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While burnout is often associated with being overworked, a lot of other factors are involved. For example, if you're spending your life doing things you don't want to do, and you greet each day with an overwhelming feeling of dread, you could be headed for burnout. According to the Mayo Clinic, things like feeling a lack of control, work-life imbalance, lack of social support, and doing things that don't align with your values are major contributors to burnout. Michel wrote: "Richard Gunderman, a physician who serves as a professor of radiology and philosophy at Indiana University, described the incremental onset of burnout as 'the accumulation of hundreds or thousands of tiny disappointments, each one hardly noticeable on its own.'"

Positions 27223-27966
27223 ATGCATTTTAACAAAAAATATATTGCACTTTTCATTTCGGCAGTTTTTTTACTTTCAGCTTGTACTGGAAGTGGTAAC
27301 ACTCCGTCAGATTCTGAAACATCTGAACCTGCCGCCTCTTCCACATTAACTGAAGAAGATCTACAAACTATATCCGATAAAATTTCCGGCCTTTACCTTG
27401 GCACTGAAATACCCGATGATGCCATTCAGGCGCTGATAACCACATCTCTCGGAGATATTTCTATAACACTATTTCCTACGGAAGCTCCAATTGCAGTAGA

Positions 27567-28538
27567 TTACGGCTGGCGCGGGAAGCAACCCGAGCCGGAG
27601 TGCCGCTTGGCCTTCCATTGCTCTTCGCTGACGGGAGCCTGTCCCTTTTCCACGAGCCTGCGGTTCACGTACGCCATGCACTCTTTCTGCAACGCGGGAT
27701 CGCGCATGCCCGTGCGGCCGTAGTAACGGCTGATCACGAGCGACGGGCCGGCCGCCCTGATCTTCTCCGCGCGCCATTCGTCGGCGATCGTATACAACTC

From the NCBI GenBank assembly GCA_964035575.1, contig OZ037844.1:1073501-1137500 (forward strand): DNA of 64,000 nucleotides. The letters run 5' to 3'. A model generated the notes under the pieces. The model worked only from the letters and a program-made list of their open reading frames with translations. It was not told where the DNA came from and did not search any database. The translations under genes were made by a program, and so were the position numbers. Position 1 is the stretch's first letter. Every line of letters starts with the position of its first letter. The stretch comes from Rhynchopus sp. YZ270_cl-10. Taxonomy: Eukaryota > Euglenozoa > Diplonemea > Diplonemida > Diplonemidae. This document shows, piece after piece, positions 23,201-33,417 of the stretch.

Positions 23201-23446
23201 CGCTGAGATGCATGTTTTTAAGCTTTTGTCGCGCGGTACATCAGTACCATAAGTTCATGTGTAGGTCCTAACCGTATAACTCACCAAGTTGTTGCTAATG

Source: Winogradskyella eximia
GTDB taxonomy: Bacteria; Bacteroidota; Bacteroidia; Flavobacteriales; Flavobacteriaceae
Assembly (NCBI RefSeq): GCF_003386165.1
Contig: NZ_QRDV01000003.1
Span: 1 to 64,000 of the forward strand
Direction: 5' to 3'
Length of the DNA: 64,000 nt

4You Feel Cynical & Detached

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If you don't find joy in anything, you constantly feel cynical and pessimistic, you're isolating yourself, and you feel detached from your environment and the people around you, you could be burnt out, Dr. Bourg Carter said on Psychology Today. When these feelings persist they can manifest as negative self talk, lead to extreme isolation, and devolve into full-blown anxiety and depression. "If you are experiencing some of these symptoms, this should be a wake-up call that you may be on a dangerous path," she explained. "Take some time to honestly assess the amount of stress in your life and find ways to reduce it."

5Your Anger Doesn't Match The Situation